He responded to getting the tracing in a letter of Feb 1, 1917.*

Thank you for your letter and tracing of the East window of Castlehaven Church. I clearly understand your ideas about shortening the existing window but I hesitate to support your doing so until I see the church – I like long openings and the window may only look out of scale by being filled with inferior glass – I do think you would be unwise to make the three openings into two if you are going to have single figures and not subjects or a subject. Were the existing window or openings left I would have room to put small subjects from the lives of the selected saints at the top and bottom of each opening – were the windows shortened I would have room for the figure only. I am judging from the tracing and cannot tell until I saw the actual window with the light etc – the trees may present difficulties.

The approximate cost of filling the existing window with single figures and small subjects – figures to be of S Brigid S Finbarr and Barrahane will be £315 and if it were shortened by 3‘6“ the cost will be – £252.

I will be in Cork in the early spring and if it were convenient to you, could meet you at Castlehaven Church –

If you are anxious to place the commission at once I will go down any day next week (after Tuesday) that you suggest.

I do my work from start to finish myself and so take longer then is generally expected over a window – Your window would take about six months and could be started on a date mutually agreed-upon should I have the pleasure of doing it –

I greatly appreciate your asking me about the work

Letter from Harry Clarke to Edith Somerville,
Somerville Archives, Drishane House

Harry did indeed come to Castletownshend  – a diary entry records it was April 4 and he stayed to lunch, although another source says that he stayed overnight and that Edith found him shy but liked him enormously. At this time, Edith was nearing 60, (dressed as Master of the Fox Hounds, below) whereas Harry was 27. She referred to him as ‘our window boy’ in a subsequent letter to Cameron.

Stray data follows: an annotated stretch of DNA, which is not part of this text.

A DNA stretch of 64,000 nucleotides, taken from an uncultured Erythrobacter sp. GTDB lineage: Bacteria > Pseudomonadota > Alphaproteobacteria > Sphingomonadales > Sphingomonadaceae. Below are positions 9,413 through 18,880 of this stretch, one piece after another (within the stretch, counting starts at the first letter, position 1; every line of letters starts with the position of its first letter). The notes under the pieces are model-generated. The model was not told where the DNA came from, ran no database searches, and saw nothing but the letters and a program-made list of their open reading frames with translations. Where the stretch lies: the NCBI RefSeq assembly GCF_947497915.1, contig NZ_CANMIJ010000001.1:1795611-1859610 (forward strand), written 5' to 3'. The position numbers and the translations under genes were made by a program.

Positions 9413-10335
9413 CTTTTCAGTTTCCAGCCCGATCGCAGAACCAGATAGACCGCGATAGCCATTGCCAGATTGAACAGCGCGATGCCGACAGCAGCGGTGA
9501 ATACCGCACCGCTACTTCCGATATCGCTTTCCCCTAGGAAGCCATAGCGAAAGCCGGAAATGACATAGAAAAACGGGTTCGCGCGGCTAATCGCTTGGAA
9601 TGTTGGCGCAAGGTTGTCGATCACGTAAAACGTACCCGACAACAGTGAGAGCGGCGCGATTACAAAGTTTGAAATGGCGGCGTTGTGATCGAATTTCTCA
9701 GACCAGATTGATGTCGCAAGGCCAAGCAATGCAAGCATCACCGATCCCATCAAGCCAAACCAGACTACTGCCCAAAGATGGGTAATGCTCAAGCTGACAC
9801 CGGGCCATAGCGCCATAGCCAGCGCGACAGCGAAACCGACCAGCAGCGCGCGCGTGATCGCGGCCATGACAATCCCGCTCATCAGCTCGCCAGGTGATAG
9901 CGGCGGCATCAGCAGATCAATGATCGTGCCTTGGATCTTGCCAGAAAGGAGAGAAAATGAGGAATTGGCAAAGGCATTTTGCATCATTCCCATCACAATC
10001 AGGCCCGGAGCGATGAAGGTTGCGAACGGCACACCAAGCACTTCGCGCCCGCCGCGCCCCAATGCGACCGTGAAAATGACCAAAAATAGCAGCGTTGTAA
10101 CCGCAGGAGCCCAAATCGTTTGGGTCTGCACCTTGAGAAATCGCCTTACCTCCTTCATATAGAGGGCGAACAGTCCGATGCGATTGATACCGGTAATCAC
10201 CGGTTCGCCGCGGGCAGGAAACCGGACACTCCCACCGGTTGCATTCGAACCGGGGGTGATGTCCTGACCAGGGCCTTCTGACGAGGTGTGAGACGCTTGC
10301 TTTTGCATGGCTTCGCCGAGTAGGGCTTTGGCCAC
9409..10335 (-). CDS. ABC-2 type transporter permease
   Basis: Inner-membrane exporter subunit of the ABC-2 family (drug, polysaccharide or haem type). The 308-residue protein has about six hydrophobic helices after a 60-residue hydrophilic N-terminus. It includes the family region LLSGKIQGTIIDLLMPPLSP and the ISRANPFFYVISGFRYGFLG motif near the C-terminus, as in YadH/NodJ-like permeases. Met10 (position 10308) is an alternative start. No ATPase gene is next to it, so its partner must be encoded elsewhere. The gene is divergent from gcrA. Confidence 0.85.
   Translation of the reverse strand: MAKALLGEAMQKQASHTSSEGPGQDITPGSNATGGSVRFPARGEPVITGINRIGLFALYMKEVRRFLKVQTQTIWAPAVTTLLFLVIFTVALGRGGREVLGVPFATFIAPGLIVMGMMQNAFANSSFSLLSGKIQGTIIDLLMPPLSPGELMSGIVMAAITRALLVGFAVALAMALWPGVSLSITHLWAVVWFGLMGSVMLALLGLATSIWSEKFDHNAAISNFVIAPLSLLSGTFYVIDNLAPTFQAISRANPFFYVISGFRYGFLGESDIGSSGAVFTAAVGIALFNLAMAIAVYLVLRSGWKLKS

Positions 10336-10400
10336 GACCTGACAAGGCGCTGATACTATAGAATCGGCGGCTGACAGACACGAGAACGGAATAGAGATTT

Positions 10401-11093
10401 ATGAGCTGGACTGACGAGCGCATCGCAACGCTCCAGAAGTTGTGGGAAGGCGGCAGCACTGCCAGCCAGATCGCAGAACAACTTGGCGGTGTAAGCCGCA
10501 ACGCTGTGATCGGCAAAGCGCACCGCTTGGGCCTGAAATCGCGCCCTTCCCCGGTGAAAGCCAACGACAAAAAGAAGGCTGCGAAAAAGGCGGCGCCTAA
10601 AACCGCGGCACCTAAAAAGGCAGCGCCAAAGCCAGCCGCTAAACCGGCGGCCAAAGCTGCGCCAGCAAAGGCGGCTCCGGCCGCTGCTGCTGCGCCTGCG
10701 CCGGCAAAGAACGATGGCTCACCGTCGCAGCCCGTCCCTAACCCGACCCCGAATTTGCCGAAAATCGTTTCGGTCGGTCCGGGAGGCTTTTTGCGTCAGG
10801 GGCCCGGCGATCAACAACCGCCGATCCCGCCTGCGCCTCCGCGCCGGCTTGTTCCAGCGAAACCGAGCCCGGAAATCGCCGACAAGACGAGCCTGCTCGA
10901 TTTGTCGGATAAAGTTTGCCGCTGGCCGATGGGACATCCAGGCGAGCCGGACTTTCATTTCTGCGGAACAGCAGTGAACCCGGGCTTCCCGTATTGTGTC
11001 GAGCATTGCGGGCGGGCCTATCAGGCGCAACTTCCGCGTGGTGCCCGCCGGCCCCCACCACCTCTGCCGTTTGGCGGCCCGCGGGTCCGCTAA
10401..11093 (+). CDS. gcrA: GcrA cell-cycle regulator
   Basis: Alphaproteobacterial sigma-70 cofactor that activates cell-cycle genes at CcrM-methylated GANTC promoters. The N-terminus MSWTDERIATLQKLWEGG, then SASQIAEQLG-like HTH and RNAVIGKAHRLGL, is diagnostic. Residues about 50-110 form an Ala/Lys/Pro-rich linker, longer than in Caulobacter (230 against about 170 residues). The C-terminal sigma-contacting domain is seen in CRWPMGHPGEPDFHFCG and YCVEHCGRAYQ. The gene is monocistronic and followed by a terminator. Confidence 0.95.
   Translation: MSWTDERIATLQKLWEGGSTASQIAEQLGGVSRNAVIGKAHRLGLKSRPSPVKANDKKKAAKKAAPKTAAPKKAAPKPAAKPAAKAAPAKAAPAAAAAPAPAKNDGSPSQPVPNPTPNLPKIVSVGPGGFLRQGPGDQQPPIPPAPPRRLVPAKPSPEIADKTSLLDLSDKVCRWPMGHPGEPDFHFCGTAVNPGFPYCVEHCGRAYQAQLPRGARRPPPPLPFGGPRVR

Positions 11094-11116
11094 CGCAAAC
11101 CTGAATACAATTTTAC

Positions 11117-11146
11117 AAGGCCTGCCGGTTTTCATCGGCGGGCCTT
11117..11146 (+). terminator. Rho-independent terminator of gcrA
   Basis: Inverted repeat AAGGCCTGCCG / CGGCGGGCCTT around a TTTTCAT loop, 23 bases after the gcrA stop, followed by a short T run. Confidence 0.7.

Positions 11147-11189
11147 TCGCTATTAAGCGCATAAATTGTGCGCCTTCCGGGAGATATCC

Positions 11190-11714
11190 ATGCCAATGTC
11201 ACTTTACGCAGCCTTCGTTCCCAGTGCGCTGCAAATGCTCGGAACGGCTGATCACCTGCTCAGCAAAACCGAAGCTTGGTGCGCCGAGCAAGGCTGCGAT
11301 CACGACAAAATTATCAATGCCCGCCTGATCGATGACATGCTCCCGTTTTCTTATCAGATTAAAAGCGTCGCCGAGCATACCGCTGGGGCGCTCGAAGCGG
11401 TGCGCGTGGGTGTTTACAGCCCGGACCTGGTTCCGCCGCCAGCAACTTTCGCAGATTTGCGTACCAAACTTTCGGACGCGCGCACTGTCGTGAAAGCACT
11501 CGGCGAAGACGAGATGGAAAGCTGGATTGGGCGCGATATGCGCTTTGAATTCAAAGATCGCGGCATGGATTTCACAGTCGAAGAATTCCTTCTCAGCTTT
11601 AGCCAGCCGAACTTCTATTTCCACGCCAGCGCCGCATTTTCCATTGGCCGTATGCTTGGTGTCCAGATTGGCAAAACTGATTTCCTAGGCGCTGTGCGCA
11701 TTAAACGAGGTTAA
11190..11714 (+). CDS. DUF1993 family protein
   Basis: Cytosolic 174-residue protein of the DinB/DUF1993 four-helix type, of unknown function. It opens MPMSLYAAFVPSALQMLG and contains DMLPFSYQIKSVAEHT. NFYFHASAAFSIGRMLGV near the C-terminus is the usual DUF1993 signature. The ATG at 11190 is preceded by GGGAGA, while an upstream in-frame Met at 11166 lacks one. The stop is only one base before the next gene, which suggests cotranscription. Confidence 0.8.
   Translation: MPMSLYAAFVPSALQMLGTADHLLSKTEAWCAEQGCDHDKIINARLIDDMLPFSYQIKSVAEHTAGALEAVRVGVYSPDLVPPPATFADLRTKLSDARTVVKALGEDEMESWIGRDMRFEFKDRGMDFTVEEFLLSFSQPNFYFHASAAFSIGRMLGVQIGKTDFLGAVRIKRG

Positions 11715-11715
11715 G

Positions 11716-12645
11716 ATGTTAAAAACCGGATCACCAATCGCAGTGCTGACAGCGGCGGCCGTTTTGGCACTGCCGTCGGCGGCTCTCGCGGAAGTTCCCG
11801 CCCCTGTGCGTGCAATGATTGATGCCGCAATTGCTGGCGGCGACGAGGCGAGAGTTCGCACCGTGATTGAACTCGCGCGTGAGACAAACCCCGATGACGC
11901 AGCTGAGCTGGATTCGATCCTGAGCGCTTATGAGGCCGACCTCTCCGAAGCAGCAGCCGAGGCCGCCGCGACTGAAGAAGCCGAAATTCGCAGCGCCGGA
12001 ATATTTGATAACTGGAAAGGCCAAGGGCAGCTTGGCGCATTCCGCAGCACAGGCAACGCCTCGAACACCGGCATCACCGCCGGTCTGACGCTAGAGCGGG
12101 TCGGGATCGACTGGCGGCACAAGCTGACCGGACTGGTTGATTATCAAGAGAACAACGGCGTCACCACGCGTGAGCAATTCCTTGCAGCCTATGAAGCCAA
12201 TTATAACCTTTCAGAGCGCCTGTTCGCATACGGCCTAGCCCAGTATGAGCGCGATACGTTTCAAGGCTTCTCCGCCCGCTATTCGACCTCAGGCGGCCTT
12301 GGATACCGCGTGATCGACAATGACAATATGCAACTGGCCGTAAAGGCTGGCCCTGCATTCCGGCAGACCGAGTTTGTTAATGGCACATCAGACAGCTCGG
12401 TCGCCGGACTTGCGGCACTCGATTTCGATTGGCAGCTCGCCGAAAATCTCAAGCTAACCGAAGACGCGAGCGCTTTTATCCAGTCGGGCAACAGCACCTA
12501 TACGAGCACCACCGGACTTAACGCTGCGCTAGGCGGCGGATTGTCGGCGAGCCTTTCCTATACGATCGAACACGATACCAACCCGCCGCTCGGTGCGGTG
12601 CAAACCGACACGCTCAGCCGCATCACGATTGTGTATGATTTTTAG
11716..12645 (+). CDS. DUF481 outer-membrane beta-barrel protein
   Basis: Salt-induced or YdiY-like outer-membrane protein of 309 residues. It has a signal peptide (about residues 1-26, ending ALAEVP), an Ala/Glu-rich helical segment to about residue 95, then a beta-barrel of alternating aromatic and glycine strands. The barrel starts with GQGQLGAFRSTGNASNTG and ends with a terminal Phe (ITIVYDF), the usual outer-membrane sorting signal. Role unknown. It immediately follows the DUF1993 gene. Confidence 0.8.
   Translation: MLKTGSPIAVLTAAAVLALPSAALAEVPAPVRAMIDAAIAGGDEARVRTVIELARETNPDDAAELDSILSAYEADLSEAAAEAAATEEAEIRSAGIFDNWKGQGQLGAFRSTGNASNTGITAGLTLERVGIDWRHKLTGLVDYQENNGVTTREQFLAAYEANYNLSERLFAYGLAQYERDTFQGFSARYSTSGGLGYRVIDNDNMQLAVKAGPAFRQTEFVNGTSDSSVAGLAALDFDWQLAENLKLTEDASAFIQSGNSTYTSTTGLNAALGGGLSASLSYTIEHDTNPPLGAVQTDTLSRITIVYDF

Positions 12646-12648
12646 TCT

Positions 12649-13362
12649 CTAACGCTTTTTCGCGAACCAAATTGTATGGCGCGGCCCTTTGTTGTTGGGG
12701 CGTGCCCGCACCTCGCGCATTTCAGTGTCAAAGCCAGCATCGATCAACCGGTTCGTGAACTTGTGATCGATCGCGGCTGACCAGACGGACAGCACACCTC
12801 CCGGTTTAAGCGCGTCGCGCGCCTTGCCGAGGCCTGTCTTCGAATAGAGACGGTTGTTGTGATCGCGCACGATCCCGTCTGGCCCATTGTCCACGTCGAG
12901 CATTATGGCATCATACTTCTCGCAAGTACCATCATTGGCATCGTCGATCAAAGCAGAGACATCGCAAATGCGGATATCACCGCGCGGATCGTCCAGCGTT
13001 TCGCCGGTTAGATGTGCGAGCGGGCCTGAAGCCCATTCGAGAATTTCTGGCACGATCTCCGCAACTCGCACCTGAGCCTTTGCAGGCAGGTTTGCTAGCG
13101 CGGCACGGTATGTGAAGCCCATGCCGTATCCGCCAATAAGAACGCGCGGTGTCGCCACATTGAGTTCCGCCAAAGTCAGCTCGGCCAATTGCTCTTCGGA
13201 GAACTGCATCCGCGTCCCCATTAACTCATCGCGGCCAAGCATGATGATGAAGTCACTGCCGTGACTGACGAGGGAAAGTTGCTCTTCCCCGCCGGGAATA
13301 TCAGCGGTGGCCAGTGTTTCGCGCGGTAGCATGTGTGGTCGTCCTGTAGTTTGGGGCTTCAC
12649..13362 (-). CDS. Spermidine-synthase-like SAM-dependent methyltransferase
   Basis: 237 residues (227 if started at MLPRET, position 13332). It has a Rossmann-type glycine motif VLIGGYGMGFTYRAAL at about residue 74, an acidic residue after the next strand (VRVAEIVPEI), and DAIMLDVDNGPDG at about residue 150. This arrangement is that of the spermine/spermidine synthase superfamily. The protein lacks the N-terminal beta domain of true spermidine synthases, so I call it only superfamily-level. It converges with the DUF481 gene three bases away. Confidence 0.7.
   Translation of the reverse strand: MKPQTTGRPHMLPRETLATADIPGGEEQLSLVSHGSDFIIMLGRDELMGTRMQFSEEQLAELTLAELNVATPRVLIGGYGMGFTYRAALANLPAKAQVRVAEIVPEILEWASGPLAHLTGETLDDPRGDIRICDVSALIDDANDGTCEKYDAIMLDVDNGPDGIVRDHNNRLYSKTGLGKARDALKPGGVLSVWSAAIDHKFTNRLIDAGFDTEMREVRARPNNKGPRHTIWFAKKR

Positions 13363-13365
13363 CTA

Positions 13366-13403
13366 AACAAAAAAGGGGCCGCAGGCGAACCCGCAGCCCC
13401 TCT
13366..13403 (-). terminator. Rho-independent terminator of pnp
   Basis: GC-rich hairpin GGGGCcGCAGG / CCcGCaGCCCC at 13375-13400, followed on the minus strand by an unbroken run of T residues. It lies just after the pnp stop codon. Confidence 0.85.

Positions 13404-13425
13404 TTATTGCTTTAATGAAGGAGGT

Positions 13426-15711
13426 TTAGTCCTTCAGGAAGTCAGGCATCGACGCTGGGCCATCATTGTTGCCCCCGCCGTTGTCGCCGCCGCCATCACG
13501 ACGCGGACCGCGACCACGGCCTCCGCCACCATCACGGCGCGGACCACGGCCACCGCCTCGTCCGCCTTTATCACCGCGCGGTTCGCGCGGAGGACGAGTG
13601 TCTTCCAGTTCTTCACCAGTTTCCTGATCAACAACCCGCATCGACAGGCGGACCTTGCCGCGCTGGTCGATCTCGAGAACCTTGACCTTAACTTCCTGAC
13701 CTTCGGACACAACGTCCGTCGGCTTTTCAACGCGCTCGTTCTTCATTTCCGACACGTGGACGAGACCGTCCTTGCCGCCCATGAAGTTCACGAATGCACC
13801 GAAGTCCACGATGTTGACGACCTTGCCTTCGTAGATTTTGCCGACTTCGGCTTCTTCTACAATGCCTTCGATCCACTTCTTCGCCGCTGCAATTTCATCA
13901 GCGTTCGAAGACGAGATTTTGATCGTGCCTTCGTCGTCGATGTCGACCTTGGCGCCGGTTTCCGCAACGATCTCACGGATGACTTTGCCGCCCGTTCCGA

The letter refers to the dimensions of the window – Harry didn’t mind  the shape at all – “I like long openings.” But Edith, very much the painter, had been taken by the more horizontal orientation of windows she had seen in Exeter Cathedral, such as the Old Testament window below) and really wanted to change the windows by making them shorter and perhaps even cutting them down to two-lights. As we will see, she realised part of this ambition, but not all.

Although the decision that Harry was to do the window was now made, that’s not to say that all went smoothly from this point on. Edith had a hard time being decisive about the iconography she wanted (St Finbarr didn’t make the final cut), and at one point Cameron managed to lose Harry’s design for the window and she had to ask him to do it again. Also, there was the matter of cost, and how the rest of the family felt about it all. We’ll get into all that in the next post, as well as the elements of the window that Harry designed. Here’s a sneak preview.

*I have to record here my debt of gratitude to Thomas Somerville and the Somerville Archives, for permission to view and quote from letters from Harry Clarke to Edith Somerville and from Edith to Cameron. It is an enormous privilege (and quite a thrill) to have original material to work from.

Ten Years!

Why have we chosen this photograph to head up our ten year anniversary blogpost? That’s simple: the pic was taken on 15 October 2012. We had moved into Ard Glas – just outside Ballydehob – for a six-month rental to see how we liked West Cork!

But – what about the giant sparrow?

Wait a minute. We very obviously ended up liking West Cork so much that we bought a house in Cappaghglass (the townland next door to Ard Glas), and have stayed there ever since. As you can see, we have been thoroughly enjoying ourselves over the last decade:

Yes, but, that very large sparrow…?

Be patient! Believe it or not, we have kept the blog posts going, with hardly any interruption, ever since. This is Roaringwater Journal post number 968. In the last decade, our Journal has been viewed over 1.5 million times and we have acquired over 5,700 followers between our various platforms.

Our posts are all still there in the archives – and you can still read them. Search by using the three-bar icon on the home page and select All Pages-Navigation, or one of the other menus. Alternately, press the cog button under the Roaringwater Journal title at the top of the page, then scroll down to Archives. Roll down through all the months. Or enter a search term into the magnifying glass symbol next to the cog. That will show whether we have mentioned your chosen subject in any of our blogs. We warn you that some posts (especially the very early ones) haven’t survived the test of time perfectly: but we leave them in there because it’s all a bit of history.


Hang on! Of course, things change a bit as the years go by (although we don’t*). We have varied the layout of the blog, and the header etc. We had thought of refreshing it all again to celebrate this milestone but… ah, well – perhaps for the twentieth anniversary.